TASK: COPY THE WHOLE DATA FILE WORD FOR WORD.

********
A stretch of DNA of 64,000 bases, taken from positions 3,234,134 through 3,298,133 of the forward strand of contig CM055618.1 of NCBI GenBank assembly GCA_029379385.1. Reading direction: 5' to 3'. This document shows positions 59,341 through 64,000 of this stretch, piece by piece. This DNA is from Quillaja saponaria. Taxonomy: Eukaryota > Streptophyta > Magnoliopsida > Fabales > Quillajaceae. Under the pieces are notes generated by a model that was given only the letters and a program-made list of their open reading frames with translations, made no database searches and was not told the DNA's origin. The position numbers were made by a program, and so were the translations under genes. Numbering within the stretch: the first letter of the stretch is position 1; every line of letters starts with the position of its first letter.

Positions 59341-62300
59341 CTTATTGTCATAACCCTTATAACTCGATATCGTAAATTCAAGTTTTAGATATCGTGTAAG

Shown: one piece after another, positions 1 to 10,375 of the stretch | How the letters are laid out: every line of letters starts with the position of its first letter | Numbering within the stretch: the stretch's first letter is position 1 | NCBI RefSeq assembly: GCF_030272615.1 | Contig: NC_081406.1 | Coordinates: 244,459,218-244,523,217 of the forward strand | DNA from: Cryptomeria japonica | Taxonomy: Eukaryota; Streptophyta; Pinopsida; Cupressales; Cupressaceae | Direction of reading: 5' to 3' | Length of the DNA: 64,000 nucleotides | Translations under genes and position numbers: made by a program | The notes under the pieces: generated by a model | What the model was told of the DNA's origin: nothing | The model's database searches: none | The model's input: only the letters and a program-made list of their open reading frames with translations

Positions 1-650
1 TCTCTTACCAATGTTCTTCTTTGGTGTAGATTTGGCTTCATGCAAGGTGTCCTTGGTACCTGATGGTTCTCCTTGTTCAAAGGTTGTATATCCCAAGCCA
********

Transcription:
A stretch of DNA of 64,000 bases, taken from positions 3,234,134 through 3,298,133 of the forward strand of contig CM055618.1 of NCBI GenBank assembly GCA_029379385.1. Reading direction: 5' to 3'. This document shows positions 59,341 through 64,000 of this stretch, piece by piece. This DNA is from Quillaja saponaria. Taxonomy: Eukaryota > Streptophyta > Magnoliopsida > Fabales > Quillajaceae. Under the pieces are notes generated by a model that was given only the letters and a program-made list of their open reading frames with translations, made no database searches and was not told the DNA's origin. The position numbers were made by a program, and so were the translations under genes. Numbering within the stretch: the first letter of the stretch is position 1; every line of letters starts with the position of its first letter.

Positions 59341-62300
59341 CTTATTGTCATAACCCTTATAACTCGATATCGTAAATTCAAGTTTTAGATATCGTGTAAG

Shown: one piece after another, positions 1 to 10,375 of the stretch | How the letters are laid out: every line of letters starts with the position of its first letter | Numbering within the stretch: the stretch's first letter is position 1 | NCBI RefSeq assembly: GCF_030272615.1 | Contig: NC_081406.1 | Coordinates: 244,459,218-244,523,217 of the forward strand | DNA from: Cryptomeria japonica | Taxonomy: Eukaryota; Streptophyta; Pinopsida; Cupressales; Cupressaceae | Direction of reading: 5' to 3' | Length of the DNA: 64,000 nucleotides | Translations under genes and position numbers: made by a program | The notes under the pieces: generated by a model | What the model was told of the DNA's origin: nothing | The model's database searches: none | The model's input: only the letters and a program-made list of their open reading frames with translations

Positions 1-650
1 TCTCTTACCAATGTTCTTCTTTGGTGTAGATTTGGCTTCATGCAAGGTGTCCTTGGTACCTGATGGTTCTCCTTGTTCAAAGGTTGTATATCCCAAGCCA